dabo said...

Ei go bro.. base sa blog di ka naman emo mag-explain, I think you could talk to them objectively and without contempt.


Maxwell5587 said...

you sure will. ;) goodluck!

The Green Man said...

@ Herbs D.: Thanks buddy. We are all strong... it's how we recognize it that matters :-D

@ xtian1978ii: It's really amazing how there are Doctors who are like that. But it's real you know. Sad and real.

@ dabo: It went well and the positive reception was overwhelming. I was almost moved to tears when one lady came up to me and hugged me and thanks me for sharing my story.

@ Thanks for the well wish buddy.

I love you guys!!!


Angelo said...

hey, how did it go?! :)

(i haven't been around lately because of ondoy, pepeng and a trip. hehe!)

how are you???


The Green Man said...

@ Angelo: It went just fine... actually not fine, but great :-D

palma tayona said...

hello there green man :-)

i have received your comment in my blog and initially when i went to check on yours, i was thinking, "have i met this guy?" i didn't really check out what you wrote here until now. then it dawned on me... we HAVE met. At the art fair several moons ago. your gallery's booth was across ours and i was... brazenly inebriated that evening. (i hope it didn't scare you to be talking to a big, bald, barong-clad, red-faced, drunken man)

i admire the courage that you gathered in facing your predicament, to be candidly honest about it and not buckling on the knees with the weight that you bear.

having seen you in person and now knowing that you bear what you have, as far as this commenter goes, it bears in my mind another 'face' to the disease. and it is a face that can be seen in every person in every waking day of my life - a living, known, every day type of person, and in a way it's 'comforting' to remember.

forgive me for narrating a bit. the first time i saw the disease that is borne by the hiv virus was way back in the early nineties. it was back when everyone thought that the only ones who can get the virus are frisky seamen who screw prostitutes wantonly in foreign shores and sex workers coming in from abroad. they were a miniscule, nay, tiny negligible number. it was in a government hospital in manila when i met someone who's body was already ravaged by a disease that cats get because of aids brought by hiv. it has stuck in my mind since then the kind of horrific effect it can bear on a person and sadly, it too gave me a pretty negative picture of hiv.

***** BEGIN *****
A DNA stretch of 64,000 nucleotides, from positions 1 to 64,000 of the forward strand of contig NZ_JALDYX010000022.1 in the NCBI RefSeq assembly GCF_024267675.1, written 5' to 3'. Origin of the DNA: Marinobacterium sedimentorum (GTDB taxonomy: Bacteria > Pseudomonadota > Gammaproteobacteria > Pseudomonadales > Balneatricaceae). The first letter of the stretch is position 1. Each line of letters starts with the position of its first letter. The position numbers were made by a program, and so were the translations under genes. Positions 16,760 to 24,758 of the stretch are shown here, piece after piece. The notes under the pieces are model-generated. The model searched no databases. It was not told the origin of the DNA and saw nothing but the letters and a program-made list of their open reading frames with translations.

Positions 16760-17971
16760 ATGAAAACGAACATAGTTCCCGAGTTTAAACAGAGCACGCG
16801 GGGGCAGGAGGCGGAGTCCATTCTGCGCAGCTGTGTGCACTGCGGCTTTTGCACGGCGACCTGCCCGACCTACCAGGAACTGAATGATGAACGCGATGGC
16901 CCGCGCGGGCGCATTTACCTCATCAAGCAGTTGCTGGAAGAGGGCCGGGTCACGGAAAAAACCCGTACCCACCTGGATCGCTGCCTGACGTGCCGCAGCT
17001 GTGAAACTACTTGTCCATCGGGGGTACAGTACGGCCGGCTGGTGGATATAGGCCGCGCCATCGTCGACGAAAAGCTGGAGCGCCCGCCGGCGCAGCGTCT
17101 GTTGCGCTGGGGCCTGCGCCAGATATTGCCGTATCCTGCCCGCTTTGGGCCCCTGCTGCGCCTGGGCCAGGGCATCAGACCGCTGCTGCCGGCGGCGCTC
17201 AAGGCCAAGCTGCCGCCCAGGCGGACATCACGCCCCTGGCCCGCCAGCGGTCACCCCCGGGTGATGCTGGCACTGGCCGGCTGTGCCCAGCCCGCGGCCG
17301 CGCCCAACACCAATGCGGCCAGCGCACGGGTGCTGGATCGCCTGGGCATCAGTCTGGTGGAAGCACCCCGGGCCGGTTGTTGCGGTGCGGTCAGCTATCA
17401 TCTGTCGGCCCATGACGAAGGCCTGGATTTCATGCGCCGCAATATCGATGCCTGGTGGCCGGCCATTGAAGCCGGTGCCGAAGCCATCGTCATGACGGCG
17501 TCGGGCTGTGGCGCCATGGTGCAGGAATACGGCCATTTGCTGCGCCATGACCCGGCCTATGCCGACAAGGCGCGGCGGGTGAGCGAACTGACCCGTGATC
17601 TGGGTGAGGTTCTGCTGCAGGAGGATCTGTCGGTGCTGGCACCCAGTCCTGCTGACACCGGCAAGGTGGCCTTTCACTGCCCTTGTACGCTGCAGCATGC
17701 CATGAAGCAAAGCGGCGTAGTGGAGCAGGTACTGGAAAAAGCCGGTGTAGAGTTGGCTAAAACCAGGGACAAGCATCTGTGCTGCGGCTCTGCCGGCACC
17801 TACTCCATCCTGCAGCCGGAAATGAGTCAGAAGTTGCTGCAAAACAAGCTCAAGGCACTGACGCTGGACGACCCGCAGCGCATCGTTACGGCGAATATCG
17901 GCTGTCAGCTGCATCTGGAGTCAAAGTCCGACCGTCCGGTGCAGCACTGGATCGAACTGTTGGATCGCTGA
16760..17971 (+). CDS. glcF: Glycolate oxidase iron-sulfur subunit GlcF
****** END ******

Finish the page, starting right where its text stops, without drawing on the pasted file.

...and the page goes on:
with the advent of new drugs that can slow down the effect of the virus on the body and the protocols that have been developed since then, i have read that there has been marked improvements in the treatments. and you, being a bearer of the virus, my admiration goes to you for the courage that you've shown - in your words.

it is a difficult burden that you bear, one that can defeat even a strong, muscular man. but with the way you've been writing about how you handle this difficulty, no strong, musclebound, iron-crunching behemoth could even point a finger at you and say you're a weakling.

keep up the good fight. and thank you for giving in the mind of this artist visions of your courage.

The Green Man said...

Dear palma tayona,

Thank so much for visiting my site. Thanks for the kind words.

I was actually surprised when you outspokenly asked me back in the Manilart09 Art Fair if I am The Green Man. I was caught between denying it and admitting it. But by the sincere look on your face and by the more surprised look you had then, I was encouraged to admit my identity.

Now you have another face to remember when you think of HIV :-D

I actually came out to my bosses back in the gallery. But unfortunately, i left kasi I needed to go back to school and pursue an MA in counseling and finish my certificate in Filipino Sign Language.

I hope you stay tuned and follow my blog @ and I hope you keep in touch.


You seemed very nice and kind when we first met and I specifically liked your happy disposition. Keep it up :-D